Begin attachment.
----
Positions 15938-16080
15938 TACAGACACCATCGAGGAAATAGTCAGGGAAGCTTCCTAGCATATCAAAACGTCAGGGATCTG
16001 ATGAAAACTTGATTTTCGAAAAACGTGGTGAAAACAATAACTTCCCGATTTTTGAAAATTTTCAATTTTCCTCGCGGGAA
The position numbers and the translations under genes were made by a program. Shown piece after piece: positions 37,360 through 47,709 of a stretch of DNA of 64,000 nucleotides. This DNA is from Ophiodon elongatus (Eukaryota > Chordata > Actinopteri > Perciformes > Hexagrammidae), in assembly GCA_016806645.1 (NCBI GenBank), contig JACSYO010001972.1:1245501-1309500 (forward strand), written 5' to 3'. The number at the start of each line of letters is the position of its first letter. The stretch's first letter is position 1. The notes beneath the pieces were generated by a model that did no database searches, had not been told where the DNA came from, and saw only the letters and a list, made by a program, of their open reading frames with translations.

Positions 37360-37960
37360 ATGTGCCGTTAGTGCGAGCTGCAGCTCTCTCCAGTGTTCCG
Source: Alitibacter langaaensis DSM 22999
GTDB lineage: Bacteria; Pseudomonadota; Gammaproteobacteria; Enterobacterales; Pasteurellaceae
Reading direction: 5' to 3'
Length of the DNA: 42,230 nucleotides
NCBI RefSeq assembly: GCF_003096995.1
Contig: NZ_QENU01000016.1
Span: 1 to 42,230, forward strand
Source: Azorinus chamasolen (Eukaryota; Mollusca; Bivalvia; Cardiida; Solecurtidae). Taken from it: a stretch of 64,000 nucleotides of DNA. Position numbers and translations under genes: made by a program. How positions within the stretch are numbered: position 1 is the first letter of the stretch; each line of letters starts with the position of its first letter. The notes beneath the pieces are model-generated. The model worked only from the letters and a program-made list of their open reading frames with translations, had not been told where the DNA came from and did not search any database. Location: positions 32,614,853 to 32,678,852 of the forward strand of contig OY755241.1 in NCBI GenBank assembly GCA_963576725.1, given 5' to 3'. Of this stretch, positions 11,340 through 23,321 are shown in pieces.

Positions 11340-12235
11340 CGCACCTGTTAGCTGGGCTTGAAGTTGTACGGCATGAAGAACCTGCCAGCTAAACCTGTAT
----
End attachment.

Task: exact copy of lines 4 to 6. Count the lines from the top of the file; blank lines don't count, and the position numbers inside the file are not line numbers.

The position numbers and the translations under genes were made by a program. Shown piece after piece: positions 37,360 through 47,709 of a stretch of DNA of 64,000 nucleotides. This DNA is from Ophiodon elongatus (Eukaryota > Chordata > Actinopteri > Perciformes > Hexagrammidae), in assembly GCA_016806645.1 (NCBI GenBank), contig JACSYO010001972.1:1245501-1309500 (forward strand), written 5' to 3'. The number at the start of each line of letters is the position of its first letter. The stretch's first letter is position 1. The notes beneath the pieces were generated by a model that did no database searches, had not been told where the DNA came from, and saw only the letters and a list, made by a program, of their open reading frames with translations.

Positions 37360-37960
37360 ATGTGCCGTTAGTGCGAGCTGCAGCTCTCTCCAGTGTTCCG